The dissident prince also said that Turki told him that MBS intended to change the current system of succession in the Saudi kingdom to one based on primogeniture so that MBS’ own son would inherit the throne after him. “Turki told me that we will be like Bahrain and Jordan where MBS will be king and then his son will be his successor,” the prince said.

“When MBS becomes king, he wants to put one of his children as crown prince, he wants him in his family, Salman’s family, so he will appoint his son as crown prince although he is just a little baby. He has a son called Salman. MBS wants to put him on the crown in the same way as the monarchies of Morocco, Bahrain, Jordan or England do, to keep the throne for his blood. Either MBS will place his son directly as crown prince, or he will name one of his brothers first, then his son.

A business deal the Salman clan is known to have been involved in is arranging financing for a new fleet of Airbus aircraft for Saudi Arabian Airlines, Saudi Arabia’s flagship carrier. In 2018 The Wall Street Journal published a investigation how the clan uses government-linked businesses to make a fortune. The story details how when MBS came to power, he helped rethink the original plan.

According to the original plan, Saudi Arabia’s Public Investment Fund (PIF) would have purchased 50 new aircraft directly from Airbus for Saudi Arabian Airlines. MBS ditched that deal for a much more complex deal involving a newly created company called International Airfinance Corp (IAFC), which runs an Islamic finance fund called ALIF and is partly owned by an Islamic bank based in Dubai’s international financial center called Quantum Investment Bank in which Tharawat has acquired a 54% stake. Turki, the brother of MBS, is the president of this bank.

Despite concerns about the deal – Saudi Arabian Airlines did not solicit bids from any other company – and the fact that the Serious Fraud Office in London was already investigating an Airbus subsidiary at the time for corruption involving of the Saudis, Airbus agreed to invest $100 million. in ALIF on the condition that the fund only buys Airbus aircraft. On June 23, 2014, Airbus and IAFC held a “signing ceremony” in London to announce the new fund. IAFC Press release tells us that Turki hosted this ceremony.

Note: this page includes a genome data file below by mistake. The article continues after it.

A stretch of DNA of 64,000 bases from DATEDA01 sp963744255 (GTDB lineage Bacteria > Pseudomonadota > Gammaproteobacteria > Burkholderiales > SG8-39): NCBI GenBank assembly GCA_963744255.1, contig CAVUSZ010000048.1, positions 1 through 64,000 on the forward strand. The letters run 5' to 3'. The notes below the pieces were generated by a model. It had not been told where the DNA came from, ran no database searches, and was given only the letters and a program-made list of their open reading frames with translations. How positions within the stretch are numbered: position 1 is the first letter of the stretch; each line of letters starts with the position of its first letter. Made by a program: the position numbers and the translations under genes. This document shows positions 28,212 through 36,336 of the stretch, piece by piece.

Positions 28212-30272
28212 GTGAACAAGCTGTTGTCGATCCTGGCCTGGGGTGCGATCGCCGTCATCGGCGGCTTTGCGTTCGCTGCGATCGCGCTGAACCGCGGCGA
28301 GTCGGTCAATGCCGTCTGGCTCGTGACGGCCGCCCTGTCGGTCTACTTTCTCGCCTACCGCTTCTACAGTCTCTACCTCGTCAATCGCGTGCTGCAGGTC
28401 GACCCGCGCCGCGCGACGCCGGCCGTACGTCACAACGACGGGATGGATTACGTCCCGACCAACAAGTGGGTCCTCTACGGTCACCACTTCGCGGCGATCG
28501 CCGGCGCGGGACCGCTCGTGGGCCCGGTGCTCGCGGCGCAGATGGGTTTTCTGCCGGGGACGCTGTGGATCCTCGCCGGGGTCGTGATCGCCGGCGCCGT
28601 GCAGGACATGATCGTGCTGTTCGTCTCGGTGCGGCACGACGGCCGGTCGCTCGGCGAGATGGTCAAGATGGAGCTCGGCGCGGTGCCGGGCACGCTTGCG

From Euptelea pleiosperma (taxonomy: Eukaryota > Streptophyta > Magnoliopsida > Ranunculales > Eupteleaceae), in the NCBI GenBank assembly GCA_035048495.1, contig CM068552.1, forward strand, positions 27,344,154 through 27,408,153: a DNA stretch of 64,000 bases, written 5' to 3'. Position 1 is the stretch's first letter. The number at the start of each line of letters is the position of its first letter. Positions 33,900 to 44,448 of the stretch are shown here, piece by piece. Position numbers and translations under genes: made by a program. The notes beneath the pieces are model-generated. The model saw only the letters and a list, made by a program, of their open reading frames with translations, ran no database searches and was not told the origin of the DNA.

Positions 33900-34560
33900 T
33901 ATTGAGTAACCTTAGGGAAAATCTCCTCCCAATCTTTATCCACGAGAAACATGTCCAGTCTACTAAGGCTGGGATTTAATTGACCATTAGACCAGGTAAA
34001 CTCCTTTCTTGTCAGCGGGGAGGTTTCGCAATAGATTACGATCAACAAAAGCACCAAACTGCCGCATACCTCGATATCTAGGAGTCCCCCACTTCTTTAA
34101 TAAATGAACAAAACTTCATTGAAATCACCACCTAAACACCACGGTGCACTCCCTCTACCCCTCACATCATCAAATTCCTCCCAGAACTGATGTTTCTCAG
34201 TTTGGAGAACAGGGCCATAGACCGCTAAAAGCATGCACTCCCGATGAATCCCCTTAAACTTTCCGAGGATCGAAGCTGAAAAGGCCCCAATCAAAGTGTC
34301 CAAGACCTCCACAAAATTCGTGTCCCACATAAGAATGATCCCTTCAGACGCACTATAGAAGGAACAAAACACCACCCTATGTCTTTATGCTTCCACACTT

In 2015, after the death of King Abdullah, the plan again turned into an even more complicated chain of transactions. Instead of being sold directly to the Saudi government, the planes would now be sold to ALIF, which would in turn lease them to state-owned Saudi Arabian Airlines, which was later rebranded Saudi Arabia. Note that this convoluted deal helps Tharawat become a beneficiary. As a government official Put the“in the end, he went to Tharawat, who got others to fund him, and made huge profits without risking their money.”

On August 5, 2015, the anonymous Saudi opposition Twitter account Mujtahidd tweeted that the list price of 30 Airbus A320s and 20 A330-300s was $8 billion (SAR 30 billion), but the budgeted amount was $12 billion (SAR 45 billion). The budgeted price is 50% above the listed price, which means that $4 billion could go into the pockets of MBS, Turki and their brothers. The original tweet is no longer available as Mujtahidd was hacked a month later and all his tweets were deleted. Mujtahidd also wrote that MBS financed the deal with a guarantee from the Saudi government, on the condition that Saudi Arabian Airlines pay Tharawat 150% of the agreed price.

The deal was finalized by MBS during a visit to France in 2015 and soon after, at a rally at a Saudi palace, he took credit for it. MBS said the transaction demonstrated his success in balancing the financial interests of the Saudi state with the interests of his family. MBS would have said, “I’m the mastermind behind this deal.” Depending on what happens next with the Serious Fraud Office case currently unfolding at Southwark Crown Court, MBS’ cherished deal could yet unblock.

[Arab Digest first published this article and is a partner of Fair Observer.]

The opinions expressed in this article are those of the author and do not necessarily reflect the editorial policy of Fair Observer.